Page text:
Jeff Helmer, of the Put-in-Bay National Parks Service, will present the program on the Battle of Lake Erie, which had a prominent part in the war. Helmer will discuss the three main reasons for the war; how Lake Erie played an important role during this war; and who emerged victorious in the war.
The program is free and light refreshments will be served.
Perrysburg Commons Retirement Center, 10542 Fremont Pike, Perrysburg, will celebrate 35 years of providing senior living solutions Sunday, Sept. 9 from noon to 3 p.m.
A special birthday celebration planned for their residents, families, and the community will include an open house, tours and complimentary brunch buffet from noon to 1:45 p.m. Perrysburg Township Trustees will make a proclamation at 1:55 p.m., followed by a concert by the Johnny Knorr Big Band from 2 to 3:30 p.m.
For more information, call 419-874-1931 or email email@example.com.
Groove in the Grove
Clay High Alumni and Friends Association will present the 15th Annual Groove in the Groove and the Hall of Fame Induction Saturday, Sept. 29 from 7 p.m. to 1 a.m. at Oak Shade Grove, 3624 Seaman Rd., Oregon.
This year’s Hall of Fame inductees include Marge Brown (class of `55) and Larry Morgan. The casual outdoor event is open to adults 21 and over. Admission is $15, which includes unlimited beer, wine, pop, snacks and dancing.
Tickets are available at the gate or by calling Clay High School at 419-693-0665, ext. 2044.
Dinner with Jodi
A “Dinner with Jodi” will be hosted by the committee to elect JoEllen Regal, candidate for Ottawa County Commissioner, on Thursday, Sept 20. from 6 to 7:30 p.m. at the Bay Township Hall, 4471 Fremont Rd., Port Clinton.
The public is cordially invited to attend.
A number of “Celebrity Servers” will be on hand to wait on tables, including Bob Bratton, Ron Giesler, Bob Hille, Steve Levorchick, Mark Mulligan, Darrell Opfer, Dave Regal and Jim Sass.
To register, call JoAn Monnett at 419-734-3986 or Susan Mulligan at 419-410-5245. The suggested donation is $25 per meal.
Regal has served as Ottawa County Auditor since 2002. For information about her election campaign she may be reached at 419-276-9124 or by email at JREGAL1@roadrunner.com.
Following “Dinner with Jodi” the Democratic Central Committee will convene its regular monthly meeting at 7:30 at the same location. Democratic Party Chair Dan Laity will preside. All interested persons may attend.
Dads throughout the area are invited to find the tools to become better fathers at once-a-week classes being offered at the Sutton Center, 1854 E. Perry Street, Port Clinton.
The sessions, which run from 9 a.m. to 11 a.m., begin Monday, Sept. 10 and run through Oct. 22.
Father-centered, free, and available to all fathers, the VIP (Very Important Padre) 24/7 Dads program aims to help men develop healthy, lasting relationships with their children and give them the tools to maintain those relationships. “I really did not know what to expect when we started,” said Gary Davis, a past participant of the program. “I appreciate everything I learned. I learned about myself, and how to find help and handle problems. It was really helpful.”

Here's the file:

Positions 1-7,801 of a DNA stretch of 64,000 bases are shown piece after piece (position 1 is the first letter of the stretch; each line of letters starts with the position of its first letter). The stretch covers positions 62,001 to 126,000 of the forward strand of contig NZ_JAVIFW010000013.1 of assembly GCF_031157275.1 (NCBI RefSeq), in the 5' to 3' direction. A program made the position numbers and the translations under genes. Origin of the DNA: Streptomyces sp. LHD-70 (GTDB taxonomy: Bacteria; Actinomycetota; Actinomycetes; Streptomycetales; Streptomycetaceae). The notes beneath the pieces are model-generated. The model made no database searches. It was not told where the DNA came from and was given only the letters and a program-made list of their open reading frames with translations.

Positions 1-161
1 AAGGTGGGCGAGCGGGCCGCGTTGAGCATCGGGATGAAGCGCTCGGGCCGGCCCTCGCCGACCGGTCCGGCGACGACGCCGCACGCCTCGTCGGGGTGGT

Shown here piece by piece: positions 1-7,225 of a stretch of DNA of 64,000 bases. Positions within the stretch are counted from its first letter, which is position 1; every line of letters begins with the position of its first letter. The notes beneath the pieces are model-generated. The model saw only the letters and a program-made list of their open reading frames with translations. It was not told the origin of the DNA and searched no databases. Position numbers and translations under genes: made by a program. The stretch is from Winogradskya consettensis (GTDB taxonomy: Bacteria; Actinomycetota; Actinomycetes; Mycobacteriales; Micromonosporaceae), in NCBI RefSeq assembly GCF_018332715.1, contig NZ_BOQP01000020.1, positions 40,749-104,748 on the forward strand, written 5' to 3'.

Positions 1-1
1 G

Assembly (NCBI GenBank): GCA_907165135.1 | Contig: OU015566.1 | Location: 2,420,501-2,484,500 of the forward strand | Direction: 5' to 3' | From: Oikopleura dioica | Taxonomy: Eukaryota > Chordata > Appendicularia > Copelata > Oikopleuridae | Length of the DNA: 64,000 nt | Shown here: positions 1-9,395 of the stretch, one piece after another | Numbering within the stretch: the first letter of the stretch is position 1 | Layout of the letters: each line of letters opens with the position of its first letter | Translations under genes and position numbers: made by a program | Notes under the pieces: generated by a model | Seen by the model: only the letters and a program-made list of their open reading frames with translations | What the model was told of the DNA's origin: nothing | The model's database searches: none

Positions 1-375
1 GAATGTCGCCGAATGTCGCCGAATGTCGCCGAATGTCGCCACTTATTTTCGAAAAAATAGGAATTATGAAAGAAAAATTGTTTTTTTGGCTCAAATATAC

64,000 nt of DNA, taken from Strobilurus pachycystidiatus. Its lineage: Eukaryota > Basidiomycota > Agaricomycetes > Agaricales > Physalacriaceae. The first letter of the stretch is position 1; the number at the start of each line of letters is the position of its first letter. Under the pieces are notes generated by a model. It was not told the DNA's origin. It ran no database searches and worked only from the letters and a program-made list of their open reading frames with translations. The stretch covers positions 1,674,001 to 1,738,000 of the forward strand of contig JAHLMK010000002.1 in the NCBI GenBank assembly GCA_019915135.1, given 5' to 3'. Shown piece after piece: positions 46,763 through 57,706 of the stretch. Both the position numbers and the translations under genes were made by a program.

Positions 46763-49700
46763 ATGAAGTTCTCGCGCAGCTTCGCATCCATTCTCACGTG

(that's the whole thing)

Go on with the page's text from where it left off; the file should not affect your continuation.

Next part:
LuAnn Berry, the family advocate for the program, said that all information shared in the sessions is confidential. “What’s said in the room stays in the room,” she said.
The program is aimed at all fathers – custodial and non-custodial, stepfathers, fathers-to-be and others. For information on how to participate in this program, call 419-333-4006.
Wall shirts in demand
Elmore American Legion Community Post 279 is taking orders until Sept. 10 for Vietnam Combat Veterans Moving Wall t-shirts due to an overwhelming amount of requests for the shirts.
Originally, 900 shirts were sold during the Moving Wall visit in August but the legion has received more requests since they were sold out. The shirts can be ordered for $10 by calling Jeanie Giesler ,419-862-2766, or by emailing firstname.lastname@example.org. Only shirts that are ordered will be sold.
Law bans texting
A law to ban texting while driving began with a sixth-month warning period Aug. 31.
Signed by Gov. John Kasich June 1, House Bill 99 makes texting behind the wheel illegal for motorists of all ages on a secondary enforcement basis. The offense can be cited only if another moving violation has occurred.
The bill also makes it illegal for drivers under age 18 to use an electronic wireless communications device in any manner. For novice drivers this means they can be ticketed for texting while driving and for talking on a cell phone. No ticket may be issued for a violation of either prohibition until after the six-month warning period.
“Texting while driving is the most dangerous of all distractions behind the wheel,” said April Cochran, vice president of Marketing and Public Affairs for AAA Northwest Ohio. “The teen driving portion of the bill is very strong and AAA supports it 100 percent. AAA would like to see a primary enforcement ban for all drivers in the future but this is a great start.”
Motorists violating the law after the six-month warning period would be subject to a fine of no more than $150. Teen drivers would be subject to having their license suspended for 60 days for a first offense.
A recent survey of the motoring public by the AAA Foundation for Traffic Safety found that 35 percent of motorists of all ages admitted to text messaging while driving. Nearly half of drivers ages 18 to 24 admitted to text messaging while driving.